Home Icon
toshiba-z830-00

Thin, light, and filled with awesome: Toshiba’s Satellite Z830 Ultrabook reviewed

By Leigh D. Stark | 5:41 pm 21/03/2012

Every major computing brand seems to be jumping on the Ultrabook bandwagon, and next in line is Toshiba, producing a machine that manages to get almost everything right.

Features

While other manufacturers are building multiple configurations of their Ultrabooks, Toshiba has a different approach in the Z830: one spec that serves the purpose.

For its internals, Toshiba has decided on the second-generation Intel Core i5 processor clocked in at 1.6GHz matched with 4GB RAM.

A solid-state drive will add to the performance, although storage isn’t quite in abundance in this model, with a 128GB model picked with only 74GB available to you after the computer sets itself up, thanks in part to Microsoft Office and Windows Home 64-bit.

Like many Ultrabooks, this one features a 13.3 inch screen with 1366×768 resolution, as well as a webcam above the screen. Video is handled by Intel’s own HD3000 graphics, while audio is handled by stereo speakers and a microphone built into the computer.

Connectivity options are plentiful here, with WiFi 802.11 b/g/n, Bluetooth 3.0, DLNA, HDMI, VGA, SD card slot, and a built in 1Gbps LAN port – something other Ultrabooks often bundle in via an external connector.

Three USB ports are also included here, one of which takes advantage of the high-speed USB 3.0 format.

Performance

As far as build quality is concerned, Toshiba has done a standout job in the Satellite Z830.

You’ll see it in the brushed aluminium top, the more subdued gun-metal bottom, and a thickness and weight that makes it barely noticeable. In fact, the Z830 is one of those machines that will delight you in how thin and light it is, with it’s 1.12kg weight hardly felt.

The screen frame is also very flexible, something Toshiba says adds to the durability, with a display that apparently won’t crack under pressure. Some might say that it’s a little too flexible, but provided you don’t put too much pressure on the screen, you won’t notice it.

Toshiba generally makes good keyboards in their laptops, and we weren’t disappointed here either. The keys are soft, make a light tapping sound, and you find that you don’t lose any letters as you type, something that ultra-thin notebooks like this are prone to seeing.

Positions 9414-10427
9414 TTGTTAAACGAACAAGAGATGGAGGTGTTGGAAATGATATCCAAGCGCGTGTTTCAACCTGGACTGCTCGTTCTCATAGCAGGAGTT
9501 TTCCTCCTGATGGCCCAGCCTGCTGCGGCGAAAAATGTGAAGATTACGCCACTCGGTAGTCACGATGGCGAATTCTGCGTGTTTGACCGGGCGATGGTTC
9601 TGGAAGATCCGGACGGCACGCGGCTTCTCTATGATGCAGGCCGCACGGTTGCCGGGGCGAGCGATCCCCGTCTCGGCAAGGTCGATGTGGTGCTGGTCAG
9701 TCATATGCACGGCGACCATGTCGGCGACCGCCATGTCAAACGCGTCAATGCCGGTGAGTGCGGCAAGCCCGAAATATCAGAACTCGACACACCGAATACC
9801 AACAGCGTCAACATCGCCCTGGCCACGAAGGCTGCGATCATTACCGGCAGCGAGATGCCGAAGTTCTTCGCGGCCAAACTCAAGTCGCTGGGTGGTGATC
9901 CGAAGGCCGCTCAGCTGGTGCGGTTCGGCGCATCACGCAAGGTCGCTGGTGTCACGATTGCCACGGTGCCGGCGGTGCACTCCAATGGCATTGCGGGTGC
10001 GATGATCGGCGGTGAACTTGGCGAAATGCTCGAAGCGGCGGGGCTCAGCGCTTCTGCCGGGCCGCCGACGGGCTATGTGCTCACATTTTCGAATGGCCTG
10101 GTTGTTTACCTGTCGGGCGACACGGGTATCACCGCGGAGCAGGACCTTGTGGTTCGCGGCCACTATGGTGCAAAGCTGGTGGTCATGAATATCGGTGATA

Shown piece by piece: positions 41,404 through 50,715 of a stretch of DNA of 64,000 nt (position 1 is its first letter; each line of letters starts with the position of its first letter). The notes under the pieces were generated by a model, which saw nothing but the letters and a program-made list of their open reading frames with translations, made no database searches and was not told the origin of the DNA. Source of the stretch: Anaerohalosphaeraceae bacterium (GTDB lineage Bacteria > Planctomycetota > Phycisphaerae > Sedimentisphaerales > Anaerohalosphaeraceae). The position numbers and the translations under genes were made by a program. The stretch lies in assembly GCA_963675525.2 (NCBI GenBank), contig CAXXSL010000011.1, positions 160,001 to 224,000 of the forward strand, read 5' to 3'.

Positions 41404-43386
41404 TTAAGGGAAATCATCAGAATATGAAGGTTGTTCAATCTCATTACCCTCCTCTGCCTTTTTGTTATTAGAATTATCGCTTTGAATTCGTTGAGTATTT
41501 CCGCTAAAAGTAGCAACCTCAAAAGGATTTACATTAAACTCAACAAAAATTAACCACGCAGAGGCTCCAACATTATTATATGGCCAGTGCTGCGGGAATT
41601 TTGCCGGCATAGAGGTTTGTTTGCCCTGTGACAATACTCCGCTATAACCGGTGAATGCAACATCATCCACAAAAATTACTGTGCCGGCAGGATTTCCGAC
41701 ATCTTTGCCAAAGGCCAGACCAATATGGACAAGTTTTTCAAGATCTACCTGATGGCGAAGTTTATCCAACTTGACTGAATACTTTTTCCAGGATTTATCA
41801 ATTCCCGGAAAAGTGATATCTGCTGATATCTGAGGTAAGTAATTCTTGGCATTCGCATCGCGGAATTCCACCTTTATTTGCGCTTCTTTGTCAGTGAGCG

The trackpad is also excellent, the plastic surface and click buttons being very easy to use. Multitouch gestures aren’t as solid here, with pinch-to-zoom gestures being the only ones that worked for us. Two finger scrolling seemed to be missing for us here, though, with no easy way of scrolling in documents or webpages.

Toshiba’s inclusion of backlit keys is a welcome one, though we would have preferred if the backlighting had varying brightness levels. Here on the Z830, you’ll find settings of on, off, and timed for 15 seconds.

For this Z830, Toshiba has gone with the Intel Core i5 processor, a chip that certainly offers enough speed, complete with a 22 second start time from off and a 2-3 second return from standby.

Pages: 1 2

Price (RRP)

$1399

Pros & Cons

Product Pros

Well designed; Backlit keys; USB 3.0; Lots of connection options;

Product Cons

Mouse gestures aren't fully supported; Screen could be better;

Ratings

Overall

Features

Value for money

Performance

Design

Latest reviews

  • Review: HTC Desire 510

    What does $179 buy you in a phone? The answer is apparently 4G, and now Telstra is joining in with the whole budget 4G movement, with a small, fast,…
  • Review: Fitbit Charge

    If you feel like you need technology to help you out with that whole losing weight thing, Fitbit is here to help, and it’s hoping the Charge band gives…
  • A big deal: Huawei's Ascend Mate 7 reviewed

    Fancy a big phone with a huge price? Huawei may have the handset for you, and it may even have a leg up on quite a few of its…
  • Review: HP Omen 15

    HP returns to the gaming sector with a new laptop aimed at giving hardcore game lovers something new to pine over. Does it work, and is the Omen a…
  • Circular style: Motorola's Moto 360 reviewed

    We've seen a few smartwatches this year, but the first one that grabbed our attention when they were announced was Motorola's 360. Now we've seen and played with one,…
  • Life on the edge: Samsung's Galaxy Note Edge reviewed

    Phones are getting thinner, but the people making them are also getting more experimental, and that’s something we’re seeing in Samsung’s Galaxy Note Edge, a take on the phablet…
  • Pint-sized (near) perfection: Sony's Xperia Z3 Compact Tablet reviewed

    We've seen some solid word from Sony this year in its Xperia phones, and now it's time to see what happens when it applies that template to a tablet.
  • Review: Telstra WiFi 4G Advanced II

    Need fast speeds to go? Telstra is letting us check out the next generation of speeds on its network, now being upgraded to Category 6 with 300Mbps speeds.
  • Review: B&O Play BeoPlay A2

    It’s nice to see the premium electronics brands beginning to embrace trends, and now that we’re seeing a few top tier audio entities take a look at portable wireless…
  • Lenovo’s thin and light Yoga 3 Pro reviewed

    Tablets may well be taking over the computer space, but there are plenty of people out there who prefer a laptop, they just want them thinner and lighter. Fortunately,…

“How do you stop yourself from being caught out by these scam artists?”

Read More

Tell us…

Which smartwatch are you interested in buying?

View Results

Loading ... Loading ...

“There’s certainly no doubt that you can find a bargain, but like always, you get what you pay for.”

Read More